4) More later...
5) You can't change the dimensions of your seating area, but I offer two helpful hints to maximize the area you are allotted. The first is that you should pack lightly. The personal item you are forced to store in your preciously, scant legroom should be as small as possible. Additionally, pack everything you need in a roll-aboard suitcase that barely fits in the overhead bins. This will eliminate the checked baggage charge, freeing up $25 for items 1, 2, 4, 8, and 11, and since you boarded the plane last (Item 1), there is no more room overhead and they will check it through to your final destination for free! Secondly, lose weight. The skinnier you are, the more lateral position you will have at your disposal while seated in a standard coach class seat.
6) Sure it'd be nice to have something more than peanuts on your 4 hour cross country flight, but look at this as an opportunity to loose that weight so that you'll fit into your coach class seat better on your next flight. This eliminates the need for real cutlery. I do admit that the glassware is a problem given that you will be enjoying cocktails en route. Your two options at this point are to bring aboard your own double old fashioned glass (which I have done), or slum it with the rest of your cabin mates and use the plastic cups.
7) You're going to need to invest in a good pair of headphones. Earbuds are the best because they block out the guy snoring across the aisle and the crying baby, and are also small enough to rarely be noticed by the flight crew so you can listen to your tunes from the minute you board the plane until you leave. I realize it's a little illegal, but...
8) More later...
9) Here again, headphones are key to ignoring the less than stellar decorum of you cabin mates. Don't be afraid to throw disapproving glances at breastfeeding mothers (inappropriate) or loud sighs and snide comments when someone expels gas (gross). The only thing children should be eating or drinking on a plane is benadryl. Additionally, should you be seated next to someone who genuinely looks as if they could be your new best friend or the love of your life, break these rules as necessary. Buy her a drink or feel free to chat it up, just be aware that if things don't go well, you'll be sitting next to them for quit some time.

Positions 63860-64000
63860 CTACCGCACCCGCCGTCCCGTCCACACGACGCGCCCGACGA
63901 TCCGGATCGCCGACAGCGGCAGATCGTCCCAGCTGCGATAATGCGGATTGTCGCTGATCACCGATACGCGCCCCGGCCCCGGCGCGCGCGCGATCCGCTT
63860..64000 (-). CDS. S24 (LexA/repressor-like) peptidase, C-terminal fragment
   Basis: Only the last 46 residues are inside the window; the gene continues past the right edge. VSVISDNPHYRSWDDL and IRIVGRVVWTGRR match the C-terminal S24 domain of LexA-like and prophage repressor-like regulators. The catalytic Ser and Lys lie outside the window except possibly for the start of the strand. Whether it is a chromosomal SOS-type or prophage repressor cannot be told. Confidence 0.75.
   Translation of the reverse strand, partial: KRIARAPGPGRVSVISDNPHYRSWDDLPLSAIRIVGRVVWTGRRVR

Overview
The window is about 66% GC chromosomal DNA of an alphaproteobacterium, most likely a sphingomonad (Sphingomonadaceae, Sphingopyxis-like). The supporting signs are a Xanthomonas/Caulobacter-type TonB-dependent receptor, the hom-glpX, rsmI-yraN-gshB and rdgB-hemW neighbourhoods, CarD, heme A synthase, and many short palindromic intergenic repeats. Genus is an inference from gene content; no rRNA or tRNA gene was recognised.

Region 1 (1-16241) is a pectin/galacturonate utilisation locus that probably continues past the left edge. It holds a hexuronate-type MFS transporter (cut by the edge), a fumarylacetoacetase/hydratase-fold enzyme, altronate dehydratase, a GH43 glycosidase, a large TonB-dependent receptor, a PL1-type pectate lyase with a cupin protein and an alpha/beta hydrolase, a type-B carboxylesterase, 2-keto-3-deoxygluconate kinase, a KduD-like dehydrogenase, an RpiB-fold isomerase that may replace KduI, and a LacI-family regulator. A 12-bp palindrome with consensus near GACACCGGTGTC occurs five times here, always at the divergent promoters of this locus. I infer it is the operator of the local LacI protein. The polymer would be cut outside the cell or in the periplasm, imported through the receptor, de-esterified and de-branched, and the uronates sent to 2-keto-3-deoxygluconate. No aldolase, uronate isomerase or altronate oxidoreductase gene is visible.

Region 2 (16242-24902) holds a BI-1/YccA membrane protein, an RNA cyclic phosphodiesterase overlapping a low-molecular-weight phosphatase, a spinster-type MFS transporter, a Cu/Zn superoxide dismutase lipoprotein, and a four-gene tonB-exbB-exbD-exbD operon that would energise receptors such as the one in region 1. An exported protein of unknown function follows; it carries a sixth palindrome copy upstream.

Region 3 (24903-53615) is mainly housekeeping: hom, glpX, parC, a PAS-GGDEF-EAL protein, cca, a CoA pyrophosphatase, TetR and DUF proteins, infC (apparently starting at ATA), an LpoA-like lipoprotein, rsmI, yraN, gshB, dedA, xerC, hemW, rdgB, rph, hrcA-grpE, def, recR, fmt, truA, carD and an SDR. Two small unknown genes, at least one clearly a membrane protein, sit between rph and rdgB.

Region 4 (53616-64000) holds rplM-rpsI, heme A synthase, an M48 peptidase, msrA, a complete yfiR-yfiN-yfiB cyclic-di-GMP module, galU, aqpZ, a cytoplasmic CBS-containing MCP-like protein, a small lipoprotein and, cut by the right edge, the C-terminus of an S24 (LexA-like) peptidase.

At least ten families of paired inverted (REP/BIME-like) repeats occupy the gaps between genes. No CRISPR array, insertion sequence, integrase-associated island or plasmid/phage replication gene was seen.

10) Airplanes are my favorite place to imbibe, the lure of a new destination or the comfort of going home, the excitement of what may come, introspection, retrospection. All of these form an exhilarating elixir. The first thing most people say is that it's too expensive to drink on the plane. FALSE. Even if you went for it hard on an all day flight, you wouldn't spend more than $35, which pales in comparison to a first class ticket of 2 or 3 times what you paid for your coach ticket. Also, the spirits which airlines serve are generally of premium quality and the best part is that you don't have to tip a flight attendant. So if you know of terrestrial bar where you always get a generous pour of Woodford Reserve for $7, tip and tax free I'd like to know. Here are some other money saving tips. Buy your own mini-bottles from your local package store and carry them on with you. Make sure to match brands with your air carrier though to avoid suspicion. Put them in a quart, zip-lock bag like your other liquids and gels for security. While this isn't illegal, it's frowned upon by the carrier. Always ask the male flight attendants for drinks, whether your a man or woman. Guys drink more and are more likely to understand that you are less likely to punch the 4 year old behind you who is kicking your seatback while he plays his portable game box if you've had a cocktail. If you're attractive or extremely witty, some flirtation will help your chances of getting a free drink, and, again, always ask the guy. Also, from 33,000ft, initial descents begin about 30 minutes before landing. If you order a drink about 40 minutes out, it's almost always free since the flight crew is busy getting ready to land, and won't want to stop what they're doing to run your card.

Here are some other tips to help you this season:
1) On a three-seat row, the middle person ALWAYS gets both middle armrests.
2) If you are brutally hosed by an airline due to weather, malfunctioning parts or some other disaster and are waylaid for a long period of time, purchase a one-day pass to the club of your airline. There you will have snacks, better wireless, ambient lighting, leather chairs, more privacy, and, yup, you guessed it, free drinks!
3) Compression socks help you to arrive feeling fit and fresh, and, in long haul flights, help prevent the ole' Deep Vein Thrombosis.
4) Even today, flying is a privilege, you ought to dress like it.
5) The flight crew are deputized air marshals and can have you arrested, so watch your mouth, don't leave the plane without permission and try to be nice. They're as tired saying the same things as you are hearing them.

Here's wishing you safe, happy and tipsy holiday travels! And, if all other transportation fails, take a ride on the Payne Train.

Sunday, November 14, 2010

Barbara Gayle

Mom in full cheering regalia at the South Carolina 1/2 Ironman.